Vogue 1109, Sandra Betzina Knit Top
I had myself all dolled up and in my new nautical garb and could not get my remote to work on my camera. Since my devastatingly handsome photographer was not available today, you get the dress form version. Hope this doesn't sound weird but it looks better on a live human than a stiff dress form. Now that all the disclaimers have been filed, here is the good stuff.
Vogue 1109, a Sandra Betzina Today's Fit pattern. It is described as a multi pieced pullover top with pleated sleeves and sleeve bands. The pattern shows it using a stripe or color blocked. I think fabricating this in anything else would be sort of pointless. It is all about playing with those pieces here.
The pattern fits well. I started with a C at the top and moved out to a D as I got to the hips. I found this pattern took me quite a bit of time, at least 8 hours. Part of that was dealing with an ancient machine, no IDT on the machine, and not the greatest zigzag options either. A lot of care needs to be paid to the notches and other marks. I found missing notches and missing directions. Odd, that no one else noticed this on PR.
Fabric: This was listed as a poly/lycra knit. It is from the clearance area in Joann's in Middleton, Mass. I tell you they had quite the knit selection in this store. It's a biggie. It is very stretchy, four way, which the pattern recommends. I did find this much like sewing charmeuse, being very slippery and needing a lot of control. I know the IDT on my Pfaff would have helped a lot here. I used the Crayola markers and washed the top in the sink quickly to remove them before hemming. Worked like a charm.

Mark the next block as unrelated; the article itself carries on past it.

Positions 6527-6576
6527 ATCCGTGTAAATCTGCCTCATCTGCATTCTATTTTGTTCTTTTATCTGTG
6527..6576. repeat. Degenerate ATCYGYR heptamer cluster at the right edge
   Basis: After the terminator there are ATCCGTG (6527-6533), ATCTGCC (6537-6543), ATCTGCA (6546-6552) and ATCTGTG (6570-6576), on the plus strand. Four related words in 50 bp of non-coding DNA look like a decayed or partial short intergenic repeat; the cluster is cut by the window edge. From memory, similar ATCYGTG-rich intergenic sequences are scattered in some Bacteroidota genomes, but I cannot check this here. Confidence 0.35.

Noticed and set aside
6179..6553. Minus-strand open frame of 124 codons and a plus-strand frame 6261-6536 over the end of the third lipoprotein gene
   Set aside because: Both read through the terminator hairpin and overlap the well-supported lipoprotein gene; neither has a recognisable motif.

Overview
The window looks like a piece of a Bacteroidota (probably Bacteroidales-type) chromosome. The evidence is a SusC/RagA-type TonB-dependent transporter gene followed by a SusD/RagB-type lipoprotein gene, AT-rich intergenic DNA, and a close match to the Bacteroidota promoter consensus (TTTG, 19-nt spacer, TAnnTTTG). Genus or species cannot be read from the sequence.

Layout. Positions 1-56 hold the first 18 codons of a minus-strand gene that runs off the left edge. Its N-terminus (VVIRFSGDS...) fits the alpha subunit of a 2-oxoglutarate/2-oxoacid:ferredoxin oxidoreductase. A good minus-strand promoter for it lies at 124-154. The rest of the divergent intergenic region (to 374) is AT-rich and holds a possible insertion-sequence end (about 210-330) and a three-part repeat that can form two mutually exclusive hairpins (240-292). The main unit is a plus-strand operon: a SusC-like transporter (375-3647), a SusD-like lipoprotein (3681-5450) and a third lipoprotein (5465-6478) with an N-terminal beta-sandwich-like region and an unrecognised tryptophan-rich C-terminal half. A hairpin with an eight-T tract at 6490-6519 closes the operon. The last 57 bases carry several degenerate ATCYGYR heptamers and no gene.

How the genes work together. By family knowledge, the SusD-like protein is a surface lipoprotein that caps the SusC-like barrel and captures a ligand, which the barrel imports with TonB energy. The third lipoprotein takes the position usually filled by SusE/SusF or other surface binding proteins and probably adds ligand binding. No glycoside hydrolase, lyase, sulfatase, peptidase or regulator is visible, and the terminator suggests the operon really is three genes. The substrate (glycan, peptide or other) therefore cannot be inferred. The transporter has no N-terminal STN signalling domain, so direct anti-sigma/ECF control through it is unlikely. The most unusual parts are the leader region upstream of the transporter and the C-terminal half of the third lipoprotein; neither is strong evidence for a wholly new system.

Construction: This pattern requires care in matching corners and seams. I would not sew any seam to the end, ending instead 5/8 inch from the edge. This will make match all those corners together easier. I did do the following fit adjustments before starting:
- Removed a half inch across the upper bodice in back and front between shoulder and chest.
- Added a seam to the center back to facilitate a swayback adjustment.
- For the swayback adjustment I cut a line across the back bodice at the cb waist, leaving it hinged at the side. I then overlapped this to take out an inch at CB going out to nothing at the side seam.
- On the sleeves I folded out a 1/2 inch across the cap to match what was taken out of the bodice. I am very short and the sleeves ended right where they should have. If you have long arms you may want to lengthen the sleeve.
- I extended from size C to size D starting at 2 inches below the armhole, Betzina's suggestion.
And now to answer some questions from yesterday's post:
"I also sew with a Pfaff machine, love the built-in integrated feed. Do you ever have issues with your thread shredding while embroidering using the Pfaff?"
Susan, I also am crazy fro the intergrated feed, or IDT. I do not have an embroidery machine. Not sure I ever will as I have never quite felt the need. I enjoy handwork so much so that is how I do my embellishments.
"When you are matching stripe or plaid do you ever slip baste?"
I usually do but not being a very experienced knit sewist, I was afraid I might snag the fabric. So instead I chose to use silk pins. They are very fine and sharp. That worked great.
Not sure what my next project will be . It may be another top, a simple one or some white pants, or a muslin for my next Chanel. I am also on the prow for some handwork as well. I am trying to think of how to incorporate some handwork into my first attempt at a frame bag. The frame bag should be fun and you will all be learning right along with me. Frame bags are a new experience for me. I just have to find the right glue that is necessary..............Bunny